3D ADA Toolkit for Local Government in Unity 3D

Welcome area of the 3D ADA Toolkit for Local Government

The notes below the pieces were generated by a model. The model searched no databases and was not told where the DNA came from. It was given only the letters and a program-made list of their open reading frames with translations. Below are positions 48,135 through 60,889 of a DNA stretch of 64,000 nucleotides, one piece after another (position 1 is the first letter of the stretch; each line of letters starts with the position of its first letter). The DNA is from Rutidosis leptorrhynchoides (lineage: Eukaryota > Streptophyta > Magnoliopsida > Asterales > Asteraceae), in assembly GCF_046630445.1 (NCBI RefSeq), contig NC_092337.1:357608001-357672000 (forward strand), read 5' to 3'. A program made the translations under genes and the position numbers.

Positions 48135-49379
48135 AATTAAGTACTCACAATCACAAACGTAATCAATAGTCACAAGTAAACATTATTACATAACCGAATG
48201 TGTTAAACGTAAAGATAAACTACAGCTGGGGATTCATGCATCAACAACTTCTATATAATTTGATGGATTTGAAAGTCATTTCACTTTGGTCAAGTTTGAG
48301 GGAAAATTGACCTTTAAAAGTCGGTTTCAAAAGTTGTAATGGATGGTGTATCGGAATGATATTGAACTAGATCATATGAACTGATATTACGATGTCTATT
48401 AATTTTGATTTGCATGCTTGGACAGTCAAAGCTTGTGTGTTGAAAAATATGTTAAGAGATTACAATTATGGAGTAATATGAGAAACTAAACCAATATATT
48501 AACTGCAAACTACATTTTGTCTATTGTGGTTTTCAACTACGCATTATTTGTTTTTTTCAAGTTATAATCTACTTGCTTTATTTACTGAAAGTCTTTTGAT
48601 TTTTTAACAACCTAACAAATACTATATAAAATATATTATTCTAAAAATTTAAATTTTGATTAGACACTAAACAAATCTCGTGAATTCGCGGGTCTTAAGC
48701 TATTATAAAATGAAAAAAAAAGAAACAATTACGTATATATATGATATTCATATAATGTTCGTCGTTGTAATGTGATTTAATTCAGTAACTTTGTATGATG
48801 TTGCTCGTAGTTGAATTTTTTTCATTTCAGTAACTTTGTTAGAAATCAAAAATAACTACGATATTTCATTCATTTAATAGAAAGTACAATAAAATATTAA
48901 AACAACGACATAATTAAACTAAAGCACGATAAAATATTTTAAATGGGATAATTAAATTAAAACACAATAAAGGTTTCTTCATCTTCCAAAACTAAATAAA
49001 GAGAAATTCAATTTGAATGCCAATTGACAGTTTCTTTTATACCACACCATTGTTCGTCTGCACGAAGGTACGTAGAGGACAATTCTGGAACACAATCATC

A couple years ago I put together an unofficial 3D version of the ADA Toolkit for Local Government. It was based in an immersive environment anyone could visit and experience as an avatar or digital representation of themselves. Normally the ADA Toolkit is only available as an online, primarily text-based document. So I figured the ability to learn it through an engaging and interactive format might offer a much more interesting and possibly memorable experience. Eventually I moved this build over to Kitely – a service which hosts 3D immersive environments created using OpenSimulator software. People who want to visit and stroll through the 3D ADA Toolkit can still do so by visiting Kitely.com, signing up for an account or using an existing Twitter or Facebook account, and then accessing the 3D ADA Toolkit through the use of a viewer that Kitely will install on their computer. But while Kitely makes it very easy for someone to visit the places it hosts, some people are still hesitant to try out this type of experience – particularly those who are new to using an avatar to interact with digital content. So for some time, I have been wanting to create the same build in Unity 3D because it still offers the ability to visit and interact with the information in a 3D format, but does not rely on a login or the installation of a software program in order to view the content. Instead Unity 3D allows everything to work directly in someone's browser with only the installation of a plug-in to the browser. The end result can be closer to the browsing experience people already are familiar with.